• Reduced lead time from streamlined electronic ordering and invoice management

  • Additional utilization of existing internal data processing systems

  • Reduced processing costs of electronic vs. paper documents

  • Common method for interfacing with many trading partners

  • Improved traceability of serialized parts and part shipments

  • Improved airline configuration control

 

 

 

 

 

 

The Food and Drug Administration (FDA) is a federal agency of the United States Department of Health and Human Services, one of the United States federal executive departments. The FDA is responsible for protecting and promoting public health through the regulation and supervision of food safety, tobacco products, dietary supplements, prescription and over-the-counter pharmaceutical drugs (medications), vaccines, biopharmaceuticals, blood transfusions, medical devices, electromagnetic radiation emitting devices (ERED), cosmetics, animal foods & feed and veterinary products.

 

The FDA was empowered by the United States Congress to enforce the Federal Food, Drug, and Cosmetic Act, which serves as the primary focus for the Agency; the FDA also enforces other laws, notably Section 361 of the Public Health Service Act and associated regulations, many of which are not directly related to food or drugs. These include regulating lasers, cellular phones, condoms and control of disease on products ranging from certain household pets to sperm donation for assisted reproduction.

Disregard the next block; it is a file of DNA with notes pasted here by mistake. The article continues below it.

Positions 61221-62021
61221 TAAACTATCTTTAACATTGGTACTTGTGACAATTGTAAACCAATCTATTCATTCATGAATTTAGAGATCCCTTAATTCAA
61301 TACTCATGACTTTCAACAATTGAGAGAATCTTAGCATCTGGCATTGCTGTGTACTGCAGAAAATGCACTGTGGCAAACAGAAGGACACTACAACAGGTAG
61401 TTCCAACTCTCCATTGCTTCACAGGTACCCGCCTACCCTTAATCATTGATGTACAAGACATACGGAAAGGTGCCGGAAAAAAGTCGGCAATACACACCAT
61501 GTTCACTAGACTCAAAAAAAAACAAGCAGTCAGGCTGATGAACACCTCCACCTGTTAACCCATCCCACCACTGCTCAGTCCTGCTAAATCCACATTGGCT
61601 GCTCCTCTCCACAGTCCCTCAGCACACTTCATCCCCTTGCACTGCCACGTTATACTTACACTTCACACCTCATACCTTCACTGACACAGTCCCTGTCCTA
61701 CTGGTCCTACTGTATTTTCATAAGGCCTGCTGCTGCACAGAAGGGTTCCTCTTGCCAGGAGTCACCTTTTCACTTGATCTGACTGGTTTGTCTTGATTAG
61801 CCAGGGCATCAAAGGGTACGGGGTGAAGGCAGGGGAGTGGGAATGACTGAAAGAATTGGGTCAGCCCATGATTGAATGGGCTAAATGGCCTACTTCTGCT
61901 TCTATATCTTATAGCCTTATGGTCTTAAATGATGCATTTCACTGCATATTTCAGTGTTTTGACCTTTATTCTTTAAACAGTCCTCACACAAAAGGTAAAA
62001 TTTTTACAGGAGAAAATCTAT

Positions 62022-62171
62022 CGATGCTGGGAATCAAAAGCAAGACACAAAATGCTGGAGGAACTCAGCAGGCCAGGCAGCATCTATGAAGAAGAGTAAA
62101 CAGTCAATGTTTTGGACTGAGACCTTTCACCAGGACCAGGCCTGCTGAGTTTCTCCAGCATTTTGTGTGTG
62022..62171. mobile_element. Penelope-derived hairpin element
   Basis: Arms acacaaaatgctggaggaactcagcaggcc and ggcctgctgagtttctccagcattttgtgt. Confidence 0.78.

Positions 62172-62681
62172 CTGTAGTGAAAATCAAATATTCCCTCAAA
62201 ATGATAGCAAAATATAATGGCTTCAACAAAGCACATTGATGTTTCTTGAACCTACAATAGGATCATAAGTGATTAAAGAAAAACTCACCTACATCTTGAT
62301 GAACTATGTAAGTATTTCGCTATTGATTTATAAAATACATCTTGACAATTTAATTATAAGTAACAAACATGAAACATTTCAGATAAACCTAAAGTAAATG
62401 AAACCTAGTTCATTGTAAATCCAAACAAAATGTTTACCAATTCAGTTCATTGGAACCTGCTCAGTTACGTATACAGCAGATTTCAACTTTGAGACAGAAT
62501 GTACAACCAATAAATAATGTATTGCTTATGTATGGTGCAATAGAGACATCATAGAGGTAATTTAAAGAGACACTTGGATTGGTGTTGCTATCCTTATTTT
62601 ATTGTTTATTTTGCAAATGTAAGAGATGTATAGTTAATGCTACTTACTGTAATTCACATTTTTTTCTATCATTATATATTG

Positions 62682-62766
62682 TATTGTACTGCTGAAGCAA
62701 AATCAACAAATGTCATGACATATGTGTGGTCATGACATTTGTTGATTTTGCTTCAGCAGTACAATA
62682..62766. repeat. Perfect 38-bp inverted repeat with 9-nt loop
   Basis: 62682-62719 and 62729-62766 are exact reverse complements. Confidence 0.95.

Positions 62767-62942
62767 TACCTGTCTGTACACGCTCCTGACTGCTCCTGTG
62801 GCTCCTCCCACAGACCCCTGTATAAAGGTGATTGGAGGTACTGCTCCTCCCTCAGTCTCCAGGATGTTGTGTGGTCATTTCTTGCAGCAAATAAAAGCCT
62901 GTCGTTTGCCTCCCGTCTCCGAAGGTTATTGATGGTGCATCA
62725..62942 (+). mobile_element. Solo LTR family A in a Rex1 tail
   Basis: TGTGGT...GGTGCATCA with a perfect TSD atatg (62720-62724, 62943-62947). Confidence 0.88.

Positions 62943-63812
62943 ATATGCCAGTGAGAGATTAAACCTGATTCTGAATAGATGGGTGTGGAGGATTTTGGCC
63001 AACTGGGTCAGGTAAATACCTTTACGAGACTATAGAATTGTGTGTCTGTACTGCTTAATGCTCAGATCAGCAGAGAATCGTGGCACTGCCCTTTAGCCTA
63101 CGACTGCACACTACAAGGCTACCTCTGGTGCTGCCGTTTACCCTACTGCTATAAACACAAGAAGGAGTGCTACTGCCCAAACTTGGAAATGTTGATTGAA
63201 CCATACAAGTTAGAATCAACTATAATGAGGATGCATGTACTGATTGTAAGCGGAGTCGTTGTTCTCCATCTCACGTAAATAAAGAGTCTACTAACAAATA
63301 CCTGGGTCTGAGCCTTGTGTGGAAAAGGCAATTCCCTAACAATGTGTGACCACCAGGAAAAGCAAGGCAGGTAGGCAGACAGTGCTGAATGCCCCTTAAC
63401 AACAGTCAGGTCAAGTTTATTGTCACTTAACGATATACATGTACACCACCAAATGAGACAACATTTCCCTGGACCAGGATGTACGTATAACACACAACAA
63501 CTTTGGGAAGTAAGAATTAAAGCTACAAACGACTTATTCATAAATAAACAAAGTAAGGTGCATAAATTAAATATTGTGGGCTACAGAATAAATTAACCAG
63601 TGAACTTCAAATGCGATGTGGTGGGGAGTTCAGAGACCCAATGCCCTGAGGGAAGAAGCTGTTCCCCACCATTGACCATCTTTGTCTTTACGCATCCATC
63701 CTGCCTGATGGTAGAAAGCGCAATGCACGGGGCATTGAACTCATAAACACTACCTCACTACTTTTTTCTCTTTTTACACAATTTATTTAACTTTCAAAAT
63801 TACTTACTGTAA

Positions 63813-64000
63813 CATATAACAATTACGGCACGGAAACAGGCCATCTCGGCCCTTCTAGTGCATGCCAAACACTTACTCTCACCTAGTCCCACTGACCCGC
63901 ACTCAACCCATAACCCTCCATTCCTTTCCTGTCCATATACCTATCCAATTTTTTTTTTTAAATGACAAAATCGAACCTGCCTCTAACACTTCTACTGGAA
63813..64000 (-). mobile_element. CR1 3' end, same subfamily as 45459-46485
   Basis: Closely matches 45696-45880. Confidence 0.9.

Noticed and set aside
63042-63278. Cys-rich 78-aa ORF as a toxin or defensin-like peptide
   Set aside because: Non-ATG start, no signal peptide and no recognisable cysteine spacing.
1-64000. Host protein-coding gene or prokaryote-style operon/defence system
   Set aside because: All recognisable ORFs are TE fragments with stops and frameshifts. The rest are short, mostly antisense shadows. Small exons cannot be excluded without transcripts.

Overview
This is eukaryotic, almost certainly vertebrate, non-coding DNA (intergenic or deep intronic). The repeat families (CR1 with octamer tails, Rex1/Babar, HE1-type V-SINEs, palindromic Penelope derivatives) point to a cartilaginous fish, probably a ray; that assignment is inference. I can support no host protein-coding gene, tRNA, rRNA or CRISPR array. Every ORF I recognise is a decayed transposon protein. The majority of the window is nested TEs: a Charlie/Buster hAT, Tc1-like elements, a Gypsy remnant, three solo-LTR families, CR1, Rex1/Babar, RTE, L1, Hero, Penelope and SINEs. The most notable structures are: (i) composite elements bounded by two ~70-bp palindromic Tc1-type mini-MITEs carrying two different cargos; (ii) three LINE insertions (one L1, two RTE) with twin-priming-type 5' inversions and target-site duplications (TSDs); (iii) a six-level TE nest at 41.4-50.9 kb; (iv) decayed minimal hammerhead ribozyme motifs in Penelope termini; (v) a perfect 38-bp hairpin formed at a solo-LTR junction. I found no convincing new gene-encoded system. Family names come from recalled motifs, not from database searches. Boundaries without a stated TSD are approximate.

ISO (International Organization for Standardization) is an independent, non-governmental membership organization and the world's largest developer of voluntary International Standards.

We are made up of our 163 member countries who are the national standards bodies around the world, with a Central Secretariat that is based in Geneva, Switzerland.

International Standards make things work. They give world-class specifications for products, services and systems, to ensure quality, safety and efficiency. They are instrumental in facilitating international trade.

ISO has published more than 19 500 International Standards covering almost every industry, from technology, to food safety, to agriculture and healthcare. ISO International Standards impact everyone, everywhere.